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A Good Night for Senate Republicans, A Bad Night for Trumpism

The president's instincts prevailed, but what has he done for the rest of his party?
A Good Night for Senate Republicans, A Bad Night for Trumpism

Republican strategist Alex Castellanos memorably described President Trump as having “the best political instincts of any predator in the political jungle. When he sees raw meat, he eats it.”

Trump demonstrated once again Tuesday night that when it comes to serving up red meat to the red states, he is an unparalleled talent who knows how to counterpunch. Yes, the House with all its investigative and impeachment powers has fallen into the hands of his most determined foes as Democrats rode a wave of suburban anti-Trump revulsion. But in an unlikely pairing with Senate Majority Leader Mitch McConnell, he helped recruit several successful Senate candidates and ushered them across the finish line.

Like the old joke about talented but turnover-prone quarterbacks, Trump keeps both teams in the game. He turned out both the Democratic and the Republican bases, winning at home even if not compiling the best record away. He cost his party the House and kept it in control of the Senate.

What the president has failed to do is translate those political instincts into a coherent Trumpist program that delivers on the promise of his election. There are tariffs and some restrictionist moves on immigration, though the rhetoric is often sharper than the reality, generating more heat than light.

On foreign policy, the problem is even worse. Trump’s commitment to diplomacy is admirable, as is his obvious skepticism of wars for regime change followed by nation-building. But there is no equivalent to Stephen Miller or Peter Navarro on the foreign policy front, translating Trump’s America First speeches into an even partial break with the national security status quo.

Imagine if Trump led with infrastructure rather than Obamacare repeal (even though my own policy preferences run in the opposite direction), or if the tax cut had been more weighted towards the blue-collar workers who helped put him in the White House, or if he had pulled troops out of Afghanistan and put them on the border.

Even marrying the conventional Republican supply-side growth agenda with trade saber-rattling has arguably helped produce economic and wage gains that ought to make Trump a popular president. Yet the personal style many of his supporters so enjoy repels numerous other voters, including some Republicans, leaving him with an approval rating below 50 percent.

It is from this perspective that the results look like something less than the “tremendous success” Trump boasted about on Twitter. Losing Dave Brat, a promising practitioner of a new fusionism between libertarianism and nationalism who not long ago mounted a successful anti-amnesty primary challenge against a sitting member of Republican leadership, in the House is not worth gaining Rick Scott in the Senate.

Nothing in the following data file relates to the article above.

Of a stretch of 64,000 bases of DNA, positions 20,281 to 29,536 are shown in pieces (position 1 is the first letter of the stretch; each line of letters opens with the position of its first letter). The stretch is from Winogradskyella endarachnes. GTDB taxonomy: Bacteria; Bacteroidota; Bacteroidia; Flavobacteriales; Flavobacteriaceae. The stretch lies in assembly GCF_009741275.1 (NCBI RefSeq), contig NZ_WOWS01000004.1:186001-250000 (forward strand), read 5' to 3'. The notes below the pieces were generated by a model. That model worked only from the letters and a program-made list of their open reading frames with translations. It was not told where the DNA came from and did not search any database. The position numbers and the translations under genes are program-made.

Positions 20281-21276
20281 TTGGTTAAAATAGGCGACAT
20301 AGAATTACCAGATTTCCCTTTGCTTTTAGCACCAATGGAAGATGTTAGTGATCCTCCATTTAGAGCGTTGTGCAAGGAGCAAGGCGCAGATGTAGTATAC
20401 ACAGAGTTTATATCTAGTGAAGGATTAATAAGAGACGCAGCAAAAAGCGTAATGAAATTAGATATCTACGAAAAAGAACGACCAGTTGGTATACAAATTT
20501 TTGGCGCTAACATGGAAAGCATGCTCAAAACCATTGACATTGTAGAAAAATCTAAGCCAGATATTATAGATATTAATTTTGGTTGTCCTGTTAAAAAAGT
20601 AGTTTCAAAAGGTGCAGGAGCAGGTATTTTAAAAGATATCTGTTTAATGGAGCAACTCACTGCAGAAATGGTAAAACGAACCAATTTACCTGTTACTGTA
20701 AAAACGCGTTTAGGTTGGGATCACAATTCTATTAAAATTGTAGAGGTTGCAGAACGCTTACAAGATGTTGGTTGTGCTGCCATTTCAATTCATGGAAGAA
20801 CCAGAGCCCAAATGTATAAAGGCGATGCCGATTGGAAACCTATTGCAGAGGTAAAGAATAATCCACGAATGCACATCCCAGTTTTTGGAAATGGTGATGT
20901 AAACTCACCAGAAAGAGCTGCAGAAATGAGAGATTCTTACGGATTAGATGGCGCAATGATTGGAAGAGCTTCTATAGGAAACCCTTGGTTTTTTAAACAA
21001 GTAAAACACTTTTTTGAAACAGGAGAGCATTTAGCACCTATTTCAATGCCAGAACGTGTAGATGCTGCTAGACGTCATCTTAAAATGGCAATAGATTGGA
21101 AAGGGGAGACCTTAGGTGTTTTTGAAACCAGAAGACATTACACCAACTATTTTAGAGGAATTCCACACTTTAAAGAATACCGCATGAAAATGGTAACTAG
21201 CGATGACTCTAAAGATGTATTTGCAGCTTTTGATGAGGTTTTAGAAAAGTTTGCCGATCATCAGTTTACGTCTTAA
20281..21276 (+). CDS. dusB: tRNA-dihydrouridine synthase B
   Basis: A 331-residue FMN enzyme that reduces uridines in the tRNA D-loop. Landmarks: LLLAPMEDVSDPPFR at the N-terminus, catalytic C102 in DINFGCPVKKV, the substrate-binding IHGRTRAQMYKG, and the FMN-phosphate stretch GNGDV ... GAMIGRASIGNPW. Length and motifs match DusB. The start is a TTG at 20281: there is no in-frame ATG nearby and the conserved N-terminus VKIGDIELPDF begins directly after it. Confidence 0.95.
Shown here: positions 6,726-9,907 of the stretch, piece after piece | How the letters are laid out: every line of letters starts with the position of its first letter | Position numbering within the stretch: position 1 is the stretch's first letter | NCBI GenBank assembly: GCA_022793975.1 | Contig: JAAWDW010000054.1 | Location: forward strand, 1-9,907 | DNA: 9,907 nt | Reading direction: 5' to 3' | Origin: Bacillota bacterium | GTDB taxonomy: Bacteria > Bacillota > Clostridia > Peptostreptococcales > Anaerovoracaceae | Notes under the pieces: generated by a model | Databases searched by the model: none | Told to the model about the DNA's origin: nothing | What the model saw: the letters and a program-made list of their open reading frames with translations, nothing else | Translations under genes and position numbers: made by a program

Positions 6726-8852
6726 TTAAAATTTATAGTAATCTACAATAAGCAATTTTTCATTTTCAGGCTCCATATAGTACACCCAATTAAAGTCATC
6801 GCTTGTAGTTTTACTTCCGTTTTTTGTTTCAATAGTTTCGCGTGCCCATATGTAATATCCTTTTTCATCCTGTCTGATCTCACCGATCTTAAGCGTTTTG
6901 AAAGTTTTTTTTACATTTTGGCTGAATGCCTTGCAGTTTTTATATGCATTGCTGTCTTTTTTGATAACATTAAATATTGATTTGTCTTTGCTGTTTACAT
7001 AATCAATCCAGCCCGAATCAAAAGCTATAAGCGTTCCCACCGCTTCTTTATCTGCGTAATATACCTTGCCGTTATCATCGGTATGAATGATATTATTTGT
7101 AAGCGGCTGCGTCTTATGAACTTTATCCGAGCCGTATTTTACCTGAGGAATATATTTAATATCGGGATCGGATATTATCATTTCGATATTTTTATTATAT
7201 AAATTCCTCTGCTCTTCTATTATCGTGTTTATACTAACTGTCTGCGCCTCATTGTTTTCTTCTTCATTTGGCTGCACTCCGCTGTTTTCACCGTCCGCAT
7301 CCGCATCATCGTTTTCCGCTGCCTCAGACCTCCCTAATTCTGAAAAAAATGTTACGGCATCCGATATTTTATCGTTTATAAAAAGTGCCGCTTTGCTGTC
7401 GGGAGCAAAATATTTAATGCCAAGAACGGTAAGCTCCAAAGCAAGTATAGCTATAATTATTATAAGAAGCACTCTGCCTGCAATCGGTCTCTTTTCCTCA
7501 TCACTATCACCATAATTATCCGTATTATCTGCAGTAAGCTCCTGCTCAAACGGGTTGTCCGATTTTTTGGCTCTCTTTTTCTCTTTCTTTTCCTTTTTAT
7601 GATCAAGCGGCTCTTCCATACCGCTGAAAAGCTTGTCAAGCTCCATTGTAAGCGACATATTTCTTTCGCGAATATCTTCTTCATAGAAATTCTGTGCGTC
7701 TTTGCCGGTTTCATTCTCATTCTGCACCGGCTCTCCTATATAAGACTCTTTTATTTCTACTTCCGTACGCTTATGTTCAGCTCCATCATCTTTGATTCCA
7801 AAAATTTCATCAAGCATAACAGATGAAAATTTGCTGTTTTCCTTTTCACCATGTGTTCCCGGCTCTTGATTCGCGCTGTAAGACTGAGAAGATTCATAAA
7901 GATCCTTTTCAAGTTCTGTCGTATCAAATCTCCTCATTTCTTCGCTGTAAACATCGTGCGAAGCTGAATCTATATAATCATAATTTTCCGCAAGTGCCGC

Trump helped lure Rep. Lou Barletta, a leading immigration hawk even during the George W. Bush era, out of a safe House seat into a Pennsylvania Senate race he had little chance of winning with predictable results. This pushes another restrictionist success story out of Congress and gives immigration maximalists another anti-borders talking point.

The defeat of Kris Kobach, who admittedly had his own problems combined with the baggage of home state Republicans who are themselves not especially Trumpy, in the Kansas gubernatorial race is another setback for building a Trumpism that outlasts the president. He, like the beleaguered Attorney General Jeff Sessions, is a Republican who would put meat on Trump’s populist bones, at least as far as immigration is concerned. (Steve King held on in Iowa.)

Then there was the loss of the thoughtful if eccentric Congressman Mark Sanford by Trump’s own hand. The libertarian-leaning South Carolina Republican first saw his voice for relative foreign policy restraint silenced in the primary in favor of a more hawkish GOP pol. Now we know Sanford will actually be replaced by a Democrat.

If the ideological innovations Trump has brought to the Republican Party look shaky, neither did the midterm elections bode well for the ways in which he grew the party in 2016. The Rust Belt went back to the Democrats, with even pre-Trump Republican success stories like Wisconsin Governor Scott Walker—who had already won two terms and beaten back a Democratic recall effort—going down to defeat.

Republican Senate candidates in Michigan, Pennsylvania, Wisconsin, and even Ohio never really competed. Michigan’s John James was talented but no Kid Rock, at least as far as the media was concerned. The GOP got close in West Virginia, though it’s a state Trump won by 42 points. Senator Sherrod Brown showed his party how to compete with Trump on trade and populism, unencumbered by neoliberal claptrap.

None of this is insurmountable. We must first see how the House Democrats’ pursuit of the president ages after two years. We’ll also see if Trump, not just a fighter but also a builder, has assembled a coalition that’s built to last.

W. James Antle III is editor of The American Conservative.



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